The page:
Although her reverse T3 is in range, it is very high in range, and it would be better if it was lower. The fact that her Free T4 is quite low in range and so is her Free T3 makes me wonder if your daughter has some other issue besides a thyroid problem. Reverse T3 could be high if the body was producing too much Free T4, which is clearly not the case here. The other common reason for producing high levels of reverse T3 is if the person is ill with some non-thyroidal illness.

    What I am not sure of is if the body will produce high levels of reverse T3 if the adrenal glands are producing too little cortisol.

    Does your daughter have gut problems? Low stomach acid? Indigestion or heartburn? Nausea? Constipation? Diarrhoea? Cramps in the gut? These problems are all common in people who are hypothyroid.

  • I should have added above that your daughter could probably get a diagnosis at some point, but it could be a long wait until her TSH goes above 10. Some doctors might treat if TSH goes above the reference range, rather than waiting for it to go above 10, but only if antibodies are also above range.

    The alternative is to treat herself, sadly, like so many of us have done. The easiest thing to start on is probably the Thai brands of NDT. If you want to know where to get them from then write a post asking for sources to be sent to you via private message.

  • Vitamin B12 - 809 pmol/L (140.00 - 724.00)

    Folate (serum) - 8.71 ug/L (2.91 - 50.00)

    25 OH vitamin D - 197 nmol/L (60.00 - 200.00)

    Ferritin - 98.61 ug/L (13 - 150)

    Iron - 31.96 umol/L (6.60 - 26.00)

    T.I.B.C - 60.6 umol/L (41.00 - 77.00)

    Transferrin saturation - 53.21 (20.00 - 55.00)

    I got the results of the above tests from an earlier post of yours.

    The B12 level is good. If your daughter is supplementing she could lower her dose, or take the same amount but for fewer days of the week. If she hasn't been supplementing B12 in any form then this would be something worth knowing.

    Folate - this is rather low (in my untrained opinion). Personally I prefer to get my level up to mid-range or the upper half of the range.

    Vitamin D - this is plenty high enough. In fact it may be a little bit too high - the optimal level given by the vitamin D council is around 100 - 150 nmol/L . Stop supplementation for three - 4 months and then re-test the vitamin D. A lower dose of vitamin D supplementation may be needed after the level has dropped back into the optimal range - either a lower dose daily, or a higher dose on fewer days of the week. Unfortunately this tends to be trial and error. Personally, I have found taking 2000 iU per day keeps my level roughly where I want it, but it is something people have to work out for themselves. Lots of people stop supplementing in the summer, and start again when the clocks change in October.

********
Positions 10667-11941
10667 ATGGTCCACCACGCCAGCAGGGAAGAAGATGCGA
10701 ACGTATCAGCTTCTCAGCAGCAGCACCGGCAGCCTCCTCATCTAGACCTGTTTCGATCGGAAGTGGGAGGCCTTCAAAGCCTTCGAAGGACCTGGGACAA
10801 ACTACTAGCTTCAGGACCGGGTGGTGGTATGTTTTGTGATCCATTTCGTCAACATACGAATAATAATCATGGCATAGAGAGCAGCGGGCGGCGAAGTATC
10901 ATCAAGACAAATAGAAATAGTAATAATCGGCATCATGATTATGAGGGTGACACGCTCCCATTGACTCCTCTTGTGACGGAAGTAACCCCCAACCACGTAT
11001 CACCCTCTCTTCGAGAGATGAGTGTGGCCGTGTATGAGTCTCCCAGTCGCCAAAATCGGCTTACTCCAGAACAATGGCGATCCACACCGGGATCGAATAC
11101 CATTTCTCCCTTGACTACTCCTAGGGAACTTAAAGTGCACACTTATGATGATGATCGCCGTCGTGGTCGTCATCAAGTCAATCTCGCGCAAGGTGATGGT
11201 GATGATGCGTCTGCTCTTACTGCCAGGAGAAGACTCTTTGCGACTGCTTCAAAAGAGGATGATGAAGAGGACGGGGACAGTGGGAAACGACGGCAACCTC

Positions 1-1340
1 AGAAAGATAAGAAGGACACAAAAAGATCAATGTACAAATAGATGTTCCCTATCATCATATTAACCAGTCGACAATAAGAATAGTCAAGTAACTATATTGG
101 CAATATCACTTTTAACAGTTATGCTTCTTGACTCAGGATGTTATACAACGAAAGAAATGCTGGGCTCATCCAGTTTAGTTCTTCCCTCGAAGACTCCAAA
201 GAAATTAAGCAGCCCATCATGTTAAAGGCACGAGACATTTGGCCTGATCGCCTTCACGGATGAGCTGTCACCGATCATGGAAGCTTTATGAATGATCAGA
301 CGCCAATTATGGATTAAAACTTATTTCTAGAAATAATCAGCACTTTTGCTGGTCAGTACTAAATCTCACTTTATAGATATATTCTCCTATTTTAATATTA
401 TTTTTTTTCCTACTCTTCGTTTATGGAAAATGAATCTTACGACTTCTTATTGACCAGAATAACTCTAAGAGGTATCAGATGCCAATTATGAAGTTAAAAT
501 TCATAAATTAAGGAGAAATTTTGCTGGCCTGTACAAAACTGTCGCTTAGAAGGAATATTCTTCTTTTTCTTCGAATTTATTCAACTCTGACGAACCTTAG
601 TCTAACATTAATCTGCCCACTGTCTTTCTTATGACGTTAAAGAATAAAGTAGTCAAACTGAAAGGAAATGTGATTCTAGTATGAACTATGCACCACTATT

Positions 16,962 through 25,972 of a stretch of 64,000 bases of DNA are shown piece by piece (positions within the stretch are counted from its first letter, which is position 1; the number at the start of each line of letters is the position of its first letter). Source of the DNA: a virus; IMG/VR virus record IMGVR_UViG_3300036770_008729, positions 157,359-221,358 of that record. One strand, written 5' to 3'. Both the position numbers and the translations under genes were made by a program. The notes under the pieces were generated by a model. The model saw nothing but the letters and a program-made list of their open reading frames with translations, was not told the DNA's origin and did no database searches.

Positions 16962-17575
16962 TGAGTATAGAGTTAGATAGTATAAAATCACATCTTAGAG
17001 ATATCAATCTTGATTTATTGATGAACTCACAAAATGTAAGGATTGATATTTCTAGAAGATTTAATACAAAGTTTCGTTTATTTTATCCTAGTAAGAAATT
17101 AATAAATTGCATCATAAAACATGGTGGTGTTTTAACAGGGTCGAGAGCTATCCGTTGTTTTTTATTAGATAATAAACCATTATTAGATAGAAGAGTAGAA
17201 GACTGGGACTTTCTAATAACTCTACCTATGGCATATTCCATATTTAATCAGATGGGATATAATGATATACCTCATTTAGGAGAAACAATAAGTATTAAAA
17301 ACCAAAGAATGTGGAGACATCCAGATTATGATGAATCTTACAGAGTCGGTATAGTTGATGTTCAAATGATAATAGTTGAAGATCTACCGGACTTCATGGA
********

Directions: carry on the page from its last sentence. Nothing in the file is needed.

Vitamin D supplementation increases the amount of calcium absorbed from the diet. You want that calcium to go into bones and teeth, not end up lining the arteries. To achieve that it is necessary to supplement magnesium and vitamin K2. Read some of SeasideSusie's replies to get info on magnesium and K2.

    healthunlocked.com/user/sea...

    naturalnews.com/046401_magn...

    Ferritin - if your daughter is supplementing iron then she has gone high enough and needs to stop for a while. It isn't a good idea to have serum iron over the range, and the saturation is also higher than desirable. For info on optimal levels for iron-related results, see this link :

    rt3-adrenals.org/Iron_test_...

    Your daughter could re-test her ferritin, iron, TIBC and saturation in three months, and see what level she is at. It is very much trial and error with iron, finding what supplementation is necessary to maintain optimal levels. Once your daughter's iron results have dropped a bit, if she eats meat she may be able to stop supplementing iron altogether and instead eat a portion of liver or black pudding once a week.